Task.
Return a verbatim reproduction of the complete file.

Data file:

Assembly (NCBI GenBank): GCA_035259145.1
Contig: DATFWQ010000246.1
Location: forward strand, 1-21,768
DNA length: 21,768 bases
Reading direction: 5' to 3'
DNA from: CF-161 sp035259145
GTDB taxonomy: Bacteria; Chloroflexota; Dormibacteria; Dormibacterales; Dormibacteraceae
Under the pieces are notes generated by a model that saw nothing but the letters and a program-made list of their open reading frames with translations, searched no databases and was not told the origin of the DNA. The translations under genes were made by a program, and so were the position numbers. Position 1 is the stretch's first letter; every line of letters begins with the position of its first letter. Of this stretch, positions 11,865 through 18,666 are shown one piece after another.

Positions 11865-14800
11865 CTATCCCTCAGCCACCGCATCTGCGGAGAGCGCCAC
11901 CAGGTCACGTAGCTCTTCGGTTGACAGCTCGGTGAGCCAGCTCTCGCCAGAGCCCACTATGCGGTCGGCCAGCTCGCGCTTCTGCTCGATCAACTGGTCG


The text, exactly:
Assembly (NCBI GenBank): GCA_035259145.1
Contig: DATFWQ010000246.1
Location: forward strand, 1-21,768
DNA length: 21,768 bases
Reading direction: 5' to 3'
DNA from: CF-161 sp035259145
GTDB taxonomy: Bacteria; Chloroflexota; Dormibacteria; Dormibacterales; Dormibacteraceae
Under the pieces are notes generated by a model that saw nothing but the letters and a program-made list of their open reading frames with translations, searched no databases and was not told the origin of the DNA. The translations under genes were made by a program, and so were the position numbers. Position 1 is the stretch's first letter; every line of letters begins with the position of its first letter. Of this stretch, positions 11,865 through 18,666 are shown one piece after another.

Positions 11865-14800
11865 CTATCCCTCAGCCACCGCATCTGCGGAGAGCGCCAC
11901 CAGGTCACGTAGCTCTTCGGTTGACAGCTCGGTGAGCCAGCTCTCGCCAGAGCCCACTATGCGGTCGGCCAGCTCGCGCTTCTGCTCGATCAACTGGTCG